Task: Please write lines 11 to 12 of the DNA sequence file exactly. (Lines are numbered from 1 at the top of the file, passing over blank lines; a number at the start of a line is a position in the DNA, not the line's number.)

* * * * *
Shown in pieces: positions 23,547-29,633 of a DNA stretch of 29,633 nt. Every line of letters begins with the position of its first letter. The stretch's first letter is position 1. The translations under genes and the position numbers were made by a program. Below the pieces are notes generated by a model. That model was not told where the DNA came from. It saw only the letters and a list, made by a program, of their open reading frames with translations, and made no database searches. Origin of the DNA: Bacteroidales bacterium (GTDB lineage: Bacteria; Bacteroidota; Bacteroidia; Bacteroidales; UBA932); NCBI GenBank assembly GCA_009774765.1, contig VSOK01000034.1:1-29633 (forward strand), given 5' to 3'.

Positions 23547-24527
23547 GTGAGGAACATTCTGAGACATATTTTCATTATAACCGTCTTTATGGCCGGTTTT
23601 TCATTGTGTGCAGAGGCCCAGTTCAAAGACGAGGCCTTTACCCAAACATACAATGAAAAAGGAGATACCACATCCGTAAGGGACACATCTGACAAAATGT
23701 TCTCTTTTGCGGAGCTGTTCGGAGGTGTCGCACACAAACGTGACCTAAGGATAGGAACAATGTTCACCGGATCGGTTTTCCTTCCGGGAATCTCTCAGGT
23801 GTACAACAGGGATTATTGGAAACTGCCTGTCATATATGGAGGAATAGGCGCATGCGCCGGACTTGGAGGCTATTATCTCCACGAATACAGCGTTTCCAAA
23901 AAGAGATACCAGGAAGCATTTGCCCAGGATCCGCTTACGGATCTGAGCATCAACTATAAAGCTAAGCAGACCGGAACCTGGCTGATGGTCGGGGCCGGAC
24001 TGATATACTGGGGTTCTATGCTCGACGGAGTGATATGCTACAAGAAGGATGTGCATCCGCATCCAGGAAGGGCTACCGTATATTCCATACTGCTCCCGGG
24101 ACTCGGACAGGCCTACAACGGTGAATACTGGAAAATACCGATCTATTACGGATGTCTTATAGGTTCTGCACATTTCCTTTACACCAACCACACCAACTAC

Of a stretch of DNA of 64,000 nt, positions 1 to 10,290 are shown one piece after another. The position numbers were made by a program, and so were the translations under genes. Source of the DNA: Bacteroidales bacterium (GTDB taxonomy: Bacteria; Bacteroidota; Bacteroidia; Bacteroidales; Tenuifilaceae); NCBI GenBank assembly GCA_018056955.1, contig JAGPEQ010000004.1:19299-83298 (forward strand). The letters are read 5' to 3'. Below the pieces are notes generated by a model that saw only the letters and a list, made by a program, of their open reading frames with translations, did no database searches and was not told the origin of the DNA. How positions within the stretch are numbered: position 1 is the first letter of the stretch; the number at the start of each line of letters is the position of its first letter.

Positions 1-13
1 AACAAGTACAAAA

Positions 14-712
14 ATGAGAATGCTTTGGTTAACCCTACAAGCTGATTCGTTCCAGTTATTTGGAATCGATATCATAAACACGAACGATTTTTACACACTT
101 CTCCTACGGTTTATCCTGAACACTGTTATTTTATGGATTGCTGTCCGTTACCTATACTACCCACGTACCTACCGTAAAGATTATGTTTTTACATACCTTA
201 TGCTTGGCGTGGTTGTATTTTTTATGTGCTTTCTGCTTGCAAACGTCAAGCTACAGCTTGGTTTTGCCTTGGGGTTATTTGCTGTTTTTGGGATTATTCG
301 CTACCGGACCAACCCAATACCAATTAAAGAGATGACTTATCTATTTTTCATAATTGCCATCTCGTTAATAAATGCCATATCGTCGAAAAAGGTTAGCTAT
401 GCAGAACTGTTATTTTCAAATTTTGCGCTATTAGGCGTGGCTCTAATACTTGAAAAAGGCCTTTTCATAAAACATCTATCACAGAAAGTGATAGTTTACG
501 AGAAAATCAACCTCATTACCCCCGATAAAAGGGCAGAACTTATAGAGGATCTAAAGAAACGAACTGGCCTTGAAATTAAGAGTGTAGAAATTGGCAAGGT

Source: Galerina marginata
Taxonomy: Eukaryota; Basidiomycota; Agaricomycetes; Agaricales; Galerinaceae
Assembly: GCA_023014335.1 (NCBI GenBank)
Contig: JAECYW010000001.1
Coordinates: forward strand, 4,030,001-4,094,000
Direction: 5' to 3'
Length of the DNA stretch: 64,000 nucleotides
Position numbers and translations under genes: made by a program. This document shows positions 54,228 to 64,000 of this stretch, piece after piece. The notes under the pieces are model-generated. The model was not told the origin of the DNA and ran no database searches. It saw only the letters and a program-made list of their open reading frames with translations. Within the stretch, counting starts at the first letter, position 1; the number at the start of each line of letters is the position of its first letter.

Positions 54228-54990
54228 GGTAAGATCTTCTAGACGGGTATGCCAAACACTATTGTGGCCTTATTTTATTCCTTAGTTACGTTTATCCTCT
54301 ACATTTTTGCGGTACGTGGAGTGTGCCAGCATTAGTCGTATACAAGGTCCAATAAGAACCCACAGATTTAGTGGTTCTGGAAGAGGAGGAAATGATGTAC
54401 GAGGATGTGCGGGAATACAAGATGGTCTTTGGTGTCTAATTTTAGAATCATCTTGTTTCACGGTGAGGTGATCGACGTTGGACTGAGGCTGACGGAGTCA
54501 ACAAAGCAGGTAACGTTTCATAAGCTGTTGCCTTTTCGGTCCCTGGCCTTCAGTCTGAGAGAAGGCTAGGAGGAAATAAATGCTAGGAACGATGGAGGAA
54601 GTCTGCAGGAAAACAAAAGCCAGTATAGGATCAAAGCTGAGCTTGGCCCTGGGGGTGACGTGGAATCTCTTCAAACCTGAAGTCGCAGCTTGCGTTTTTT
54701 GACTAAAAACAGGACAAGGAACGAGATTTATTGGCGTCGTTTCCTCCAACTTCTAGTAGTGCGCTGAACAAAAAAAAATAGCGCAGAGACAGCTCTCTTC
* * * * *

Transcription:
Positions 1-13
1 AACAAGTACAAAA